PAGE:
Stakeholders seek solutions for imminent threats from erosion

  • Buildings on stilts hover over an eroded bank on the Homer Spit on Sept. 11. Federal officials made stops around Southcentral Alaska to educate stakeholders on best practices for battling erosion either on the coasts or river banks. (Photo/Elizabeth Earl/For the Journal)

HOMER — For most communities with waterfront, erosion is not a future problem. It’s a daily issue for planners, businesses and residents with approaches differing by community.

In Homer, the Alaska Department of Transportation and Public Facilities has used riprap barriers on the seaward side of the Homer Spit near town to prevent the road from washing out.

However, the riprap doesn’t go all the way down, and recent high tides and strong winds have eaten away at the coast beneath a number of buildings, threatening to tip them into the water.

The riprap is an engineered solution to a natural problem, or what coastal management experts call “grey infrastructure.” To save expense, look toward sustainability and preserve communities, the National Oceanic and Atmospheric Administration is conducting training on the effectiveness of green infrastructure.

It can also be called natural infrastructure, based on what a community is comfortable with, said Lauren Long with NOAA’s Office of Coastal Management.

“Natural, nature-based solutions … it doesn’t really matter which term to use, just use the terms that resonate most with your stakeholders,” she told a group of residents, nonprofit workers and municipal, state and federal agency workers at a workshop in Homer on Sept. 11.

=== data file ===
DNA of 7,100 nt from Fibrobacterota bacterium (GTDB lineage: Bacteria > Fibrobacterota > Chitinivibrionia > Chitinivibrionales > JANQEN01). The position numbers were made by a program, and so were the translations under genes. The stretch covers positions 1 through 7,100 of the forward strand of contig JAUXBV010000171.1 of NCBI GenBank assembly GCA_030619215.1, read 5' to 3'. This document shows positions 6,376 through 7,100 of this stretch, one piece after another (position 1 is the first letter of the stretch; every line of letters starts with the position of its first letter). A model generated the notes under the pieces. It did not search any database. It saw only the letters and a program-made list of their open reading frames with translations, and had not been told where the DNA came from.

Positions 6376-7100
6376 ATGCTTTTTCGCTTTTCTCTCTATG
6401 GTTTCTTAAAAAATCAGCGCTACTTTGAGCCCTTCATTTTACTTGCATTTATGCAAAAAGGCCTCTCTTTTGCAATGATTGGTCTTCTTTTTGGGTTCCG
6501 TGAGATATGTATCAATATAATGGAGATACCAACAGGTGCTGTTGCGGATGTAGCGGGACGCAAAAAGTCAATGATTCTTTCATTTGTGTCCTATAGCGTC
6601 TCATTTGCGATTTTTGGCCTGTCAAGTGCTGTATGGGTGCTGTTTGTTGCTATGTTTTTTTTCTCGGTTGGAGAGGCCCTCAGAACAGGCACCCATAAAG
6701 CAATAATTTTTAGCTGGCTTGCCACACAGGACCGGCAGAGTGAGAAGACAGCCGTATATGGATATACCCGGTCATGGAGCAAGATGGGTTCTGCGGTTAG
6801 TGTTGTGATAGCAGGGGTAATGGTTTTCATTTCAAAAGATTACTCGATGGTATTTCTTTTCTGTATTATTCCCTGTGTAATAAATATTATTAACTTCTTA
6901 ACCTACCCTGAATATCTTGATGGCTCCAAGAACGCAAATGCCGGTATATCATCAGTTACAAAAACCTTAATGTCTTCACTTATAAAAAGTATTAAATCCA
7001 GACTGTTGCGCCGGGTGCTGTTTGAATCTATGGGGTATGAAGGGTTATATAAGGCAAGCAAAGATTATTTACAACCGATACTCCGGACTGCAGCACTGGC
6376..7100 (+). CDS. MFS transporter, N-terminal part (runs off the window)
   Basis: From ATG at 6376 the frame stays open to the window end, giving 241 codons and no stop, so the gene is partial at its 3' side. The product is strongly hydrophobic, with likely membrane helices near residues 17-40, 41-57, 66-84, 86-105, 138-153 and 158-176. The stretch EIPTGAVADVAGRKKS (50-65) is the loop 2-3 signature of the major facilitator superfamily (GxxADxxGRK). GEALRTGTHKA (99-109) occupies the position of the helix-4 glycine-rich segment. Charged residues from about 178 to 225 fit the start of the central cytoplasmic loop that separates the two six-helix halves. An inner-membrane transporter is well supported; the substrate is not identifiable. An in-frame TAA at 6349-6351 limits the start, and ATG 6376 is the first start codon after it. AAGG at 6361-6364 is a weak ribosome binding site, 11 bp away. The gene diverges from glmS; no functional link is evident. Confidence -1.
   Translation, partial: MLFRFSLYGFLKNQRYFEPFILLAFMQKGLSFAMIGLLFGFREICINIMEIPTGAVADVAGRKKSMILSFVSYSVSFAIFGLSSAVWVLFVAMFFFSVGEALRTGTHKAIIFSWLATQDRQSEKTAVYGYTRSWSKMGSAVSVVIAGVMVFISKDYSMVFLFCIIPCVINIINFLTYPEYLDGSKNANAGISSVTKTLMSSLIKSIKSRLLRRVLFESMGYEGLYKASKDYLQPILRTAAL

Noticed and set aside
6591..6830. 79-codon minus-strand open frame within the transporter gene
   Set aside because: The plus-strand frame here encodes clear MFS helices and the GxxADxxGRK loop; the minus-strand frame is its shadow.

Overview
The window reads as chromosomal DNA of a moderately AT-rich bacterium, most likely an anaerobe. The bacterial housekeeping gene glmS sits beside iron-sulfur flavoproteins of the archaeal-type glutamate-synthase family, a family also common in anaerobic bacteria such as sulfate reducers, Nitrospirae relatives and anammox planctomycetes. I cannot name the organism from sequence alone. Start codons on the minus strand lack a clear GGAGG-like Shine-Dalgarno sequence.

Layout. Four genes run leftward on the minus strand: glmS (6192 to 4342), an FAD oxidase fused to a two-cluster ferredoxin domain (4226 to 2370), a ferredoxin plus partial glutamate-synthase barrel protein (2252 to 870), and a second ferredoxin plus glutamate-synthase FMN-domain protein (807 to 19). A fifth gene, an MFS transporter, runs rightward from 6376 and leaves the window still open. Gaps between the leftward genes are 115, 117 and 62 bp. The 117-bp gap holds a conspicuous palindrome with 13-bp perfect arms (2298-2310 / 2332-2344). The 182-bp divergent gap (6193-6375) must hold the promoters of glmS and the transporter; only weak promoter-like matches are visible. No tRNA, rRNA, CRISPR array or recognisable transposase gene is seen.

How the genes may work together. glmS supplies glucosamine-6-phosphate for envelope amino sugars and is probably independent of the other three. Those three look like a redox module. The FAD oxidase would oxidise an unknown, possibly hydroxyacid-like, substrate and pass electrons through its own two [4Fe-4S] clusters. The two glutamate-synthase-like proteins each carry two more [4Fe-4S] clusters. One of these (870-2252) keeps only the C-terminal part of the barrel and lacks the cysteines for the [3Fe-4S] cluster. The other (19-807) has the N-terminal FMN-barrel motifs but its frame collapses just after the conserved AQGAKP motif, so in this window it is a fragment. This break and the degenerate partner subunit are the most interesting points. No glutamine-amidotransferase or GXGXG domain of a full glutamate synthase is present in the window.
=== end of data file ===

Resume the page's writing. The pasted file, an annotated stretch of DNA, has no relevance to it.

The office recently hosted a round of workshops on using green infrastructure to reduce coastal erosion in Alaska, with stops in Homer, Soldotna and Anchorage. Beyond the basic instruction, the course brought together local planners and experts to talk about ongoing projects.

As a broad definition, green infrastructure includes structures based on natural systems like wetlands and forestry to provide services such as flood control and heat abatement.

They can include a wide variety of project sizes, from landscape level to individual sites, and don’t necessarily entirely exclude grey infrastructure, Long said.

“Both approaches are about bringing the natural and built environments together,” she said. “…Green infrastructure isn’t going to be the end-all-be-all. It’s going to be a combination of green and grey.”

Many parts of Alaska are less built up along the coasts than on the East Coast, where millions of people live in areas potentially subject to ocean storm surge submersion.

Attention to coastal infrastructure mounted in the aftermath of Hurricane Sandy, which struck the entire eastern seaboard in 2012, leaving behind $70 billion in damage and leading to the deaths of an estimated 233 people.

However, a study published in August 2017 on the damaged communities and their infrastructure later showed that areas with intact coastal wetlands were spared about $625 million in damage because the marshes helped with flood control.

John Rozum with the NOAA Office of Coastal Management, who conducted the workshop in Homer with Long, cited the flood mitigation wetlands as example of an ecosystem service. They’re specific to certain areas, and what may work in Massachusetts may not work in Anchorage.

“You have to be able to look at these practices … (and say) if this area was undeveloped, what would happen?” Rozum said.

He pointed to cities that have installed areas of permeable pavement, which allows water to seep through and be absorbed by the ground beneath rather than concentrate into runoff and cause flooding issues, or the addition of trees on buildings or streets to help offset city heat island effects.

Alaska’s communities already have more natural areas along their coasts than many areas of the country, he said, and preserving some of those structures — like dunes and coastal wetlands — will help buffer communities from damage and erosion.